Fed up with low pay, pensions, poor working conditions, lack of respect for the profession and cuts to services, which threaten their jobs and ability to do them well, nurses are considering industrial action.
The idea was almost universally supported at the recent Unison and RCN congresses in Liverpool.
The official ballots have yet to be taken, but the appetite for working to rule or coming out on full strike is definitely increasing as nurses feel marginalised.
And nurses are not alone in their dissatisfaction. The Chartered Institute of Personnel Development’s (CIPD) Employment Relations Survey of 400 organisations earlier this month revealed that employers in the public sector are worried about industrial action, with just under half (49%) saying their workers may strike in the coming year.
Ben Willmott, senior public policy adviser at the CIPD, said the survey showed that spending cuts are affecting the employment relations climate, but added that in the light of the tough times endured by private sector staff through the recession, striking public sector workers will quickly lose sympathy if they cause disruption to the public.
Teachers are also gearing up to take strike action over their pensions, and London Underground’s recent spate of walkouts have almost brought the capital to a halt, but action by these groups doesn’t directly risk anyone’s health. Every second of a nurse’s time is vital to patient care, and since on average they perform an additional unpaid shift each week, patients, carers and their relatives, as well as their managers, will certainly notice the difference in standards of care if nurses work only contracted hours - let alone if they strike fully. This is a tricky situation for nurses to navigate.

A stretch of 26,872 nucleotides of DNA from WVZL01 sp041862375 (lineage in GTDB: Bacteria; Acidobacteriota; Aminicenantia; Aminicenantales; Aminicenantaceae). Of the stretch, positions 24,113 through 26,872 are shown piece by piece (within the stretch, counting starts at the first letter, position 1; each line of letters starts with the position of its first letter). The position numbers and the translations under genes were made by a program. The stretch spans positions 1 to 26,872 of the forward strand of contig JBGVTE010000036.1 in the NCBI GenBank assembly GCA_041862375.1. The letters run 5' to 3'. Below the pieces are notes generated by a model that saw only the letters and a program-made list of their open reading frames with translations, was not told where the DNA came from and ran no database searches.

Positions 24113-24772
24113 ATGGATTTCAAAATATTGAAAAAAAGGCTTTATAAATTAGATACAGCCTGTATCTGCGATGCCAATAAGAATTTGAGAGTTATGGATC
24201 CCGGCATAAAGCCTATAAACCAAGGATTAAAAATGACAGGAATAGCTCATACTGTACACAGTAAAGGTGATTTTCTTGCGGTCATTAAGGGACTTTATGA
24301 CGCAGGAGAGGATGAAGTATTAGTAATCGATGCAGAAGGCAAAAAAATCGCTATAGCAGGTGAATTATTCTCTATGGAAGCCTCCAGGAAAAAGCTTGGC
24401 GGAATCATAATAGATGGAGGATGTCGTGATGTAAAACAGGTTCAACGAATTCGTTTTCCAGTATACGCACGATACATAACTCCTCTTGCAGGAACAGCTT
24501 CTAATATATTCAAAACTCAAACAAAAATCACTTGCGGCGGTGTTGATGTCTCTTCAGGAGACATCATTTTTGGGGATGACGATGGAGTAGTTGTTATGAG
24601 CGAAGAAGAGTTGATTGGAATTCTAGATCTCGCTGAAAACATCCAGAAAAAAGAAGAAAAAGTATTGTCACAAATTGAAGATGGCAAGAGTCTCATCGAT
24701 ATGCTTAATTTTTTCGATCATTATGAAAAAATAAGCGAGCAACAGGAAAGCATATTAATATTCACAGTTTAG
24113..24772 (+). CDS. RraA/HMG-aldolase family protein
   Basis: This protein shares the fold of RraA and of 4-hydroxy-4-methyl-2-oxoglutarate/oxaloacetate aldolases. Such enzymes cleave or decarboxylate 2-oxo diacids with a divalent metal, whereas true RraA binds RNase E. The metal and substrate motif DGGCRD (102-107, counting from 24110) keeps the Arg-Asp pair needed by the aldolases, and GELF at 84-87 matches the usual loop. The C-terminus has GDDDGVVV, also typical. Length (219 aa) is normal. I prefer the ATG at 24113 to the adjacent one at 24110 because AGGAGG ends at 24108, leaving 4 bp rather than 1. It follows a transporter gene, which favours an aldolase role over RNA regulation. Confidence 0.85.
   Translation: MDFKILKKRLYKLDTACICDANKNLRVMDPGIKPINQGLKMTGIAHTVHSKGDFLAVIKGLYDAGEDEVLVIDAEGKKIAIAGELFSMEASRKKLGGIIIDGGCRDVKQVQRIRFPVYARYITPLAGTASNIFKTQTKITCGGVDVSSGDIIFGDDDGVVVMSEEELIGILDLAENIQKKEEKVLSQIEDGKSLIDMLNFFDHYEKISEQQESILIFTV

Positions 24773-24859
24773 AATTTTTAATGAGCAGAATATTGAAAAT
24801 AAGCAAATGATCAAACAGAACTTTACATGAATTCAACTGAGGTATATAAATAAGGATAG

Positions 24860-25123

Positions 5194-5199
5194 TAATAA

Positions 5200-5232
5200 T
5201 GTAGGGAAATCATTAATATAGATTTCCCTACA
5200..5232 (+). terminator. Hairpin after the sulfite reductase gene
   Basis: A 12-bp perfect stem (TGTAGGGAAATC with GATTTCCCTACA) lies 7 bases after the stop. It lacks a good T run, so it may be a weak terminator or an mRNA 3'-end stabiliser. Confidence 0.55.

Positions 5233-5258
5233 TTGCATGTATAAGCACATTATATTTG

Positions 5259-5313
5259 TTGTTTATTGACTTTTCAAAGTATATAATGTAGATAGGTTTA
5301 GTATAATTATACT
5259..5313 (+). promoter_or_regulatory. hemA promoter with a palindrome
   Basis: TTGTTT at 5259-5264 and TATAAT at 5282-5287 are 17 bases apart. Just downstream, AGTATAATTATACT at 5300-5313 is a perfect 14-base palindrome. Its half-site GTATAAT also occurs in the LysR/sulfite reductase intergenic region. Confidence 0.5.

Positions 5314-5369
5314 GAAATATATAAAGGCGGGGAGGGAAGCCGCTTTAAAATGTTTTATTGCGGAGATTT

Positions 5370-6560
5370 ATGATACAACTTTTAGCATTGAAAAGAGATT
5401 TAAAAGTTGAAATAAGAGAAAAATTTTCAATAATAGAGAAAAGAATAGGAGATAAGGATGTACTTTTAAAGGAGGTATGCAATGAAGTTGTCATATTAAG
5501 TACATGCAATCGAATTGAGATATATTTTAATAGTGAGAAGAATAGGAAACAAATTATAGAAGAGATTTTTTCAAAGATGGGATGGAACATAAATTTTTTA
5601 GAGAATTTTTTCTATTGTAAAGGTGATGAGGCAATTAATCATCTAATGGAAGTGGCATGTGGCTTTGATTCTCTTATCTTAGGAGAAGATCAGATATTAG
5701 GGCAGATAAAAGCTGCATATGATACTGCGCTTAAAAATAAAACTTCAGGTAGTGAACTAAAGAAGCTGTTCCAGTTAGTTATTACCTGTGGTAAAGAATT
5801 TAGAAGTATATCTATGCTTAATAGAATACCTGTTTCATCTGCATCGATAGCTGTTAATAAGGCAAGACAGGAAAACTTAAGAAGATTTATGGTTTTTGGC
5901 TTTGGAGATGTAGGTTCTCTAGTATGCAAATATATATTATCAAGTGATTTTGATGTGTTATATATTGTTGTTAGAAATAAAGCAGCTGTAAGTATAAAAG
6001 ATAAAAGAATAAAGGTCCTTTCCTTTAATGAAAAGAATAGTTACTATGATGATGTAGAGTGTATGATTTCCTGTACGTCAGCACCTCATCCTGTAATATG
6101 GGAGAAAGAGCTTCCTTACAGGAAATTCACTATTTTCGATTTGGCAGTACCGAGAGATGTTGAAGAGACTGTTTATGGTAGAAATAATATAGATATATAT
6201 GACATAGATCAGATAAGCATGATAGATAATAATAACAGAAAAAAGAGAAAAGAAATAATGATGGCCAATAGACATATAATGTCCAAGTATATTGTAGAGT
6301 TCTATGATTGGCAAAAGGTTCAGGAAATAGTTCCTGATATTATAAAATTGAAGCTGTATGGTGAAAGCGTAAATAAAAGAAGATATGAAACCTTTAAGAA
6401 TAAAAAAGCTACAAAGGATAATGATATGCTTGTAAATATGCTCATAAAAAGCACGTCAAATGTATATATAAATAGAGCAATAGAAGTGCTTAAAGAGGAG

Nurses are compassionate, and tell us they find it hard to walk off and take a break on time if a crisis is taking place on a ward, or to leave a patient’s home on the dot when they ask for an extra five minutes to explain how to take their medication.
Industrial action may well be the only way that nurses feel they will be heard but, ironically, it’s harder for nurses to take this step than it is for any other public sector workers.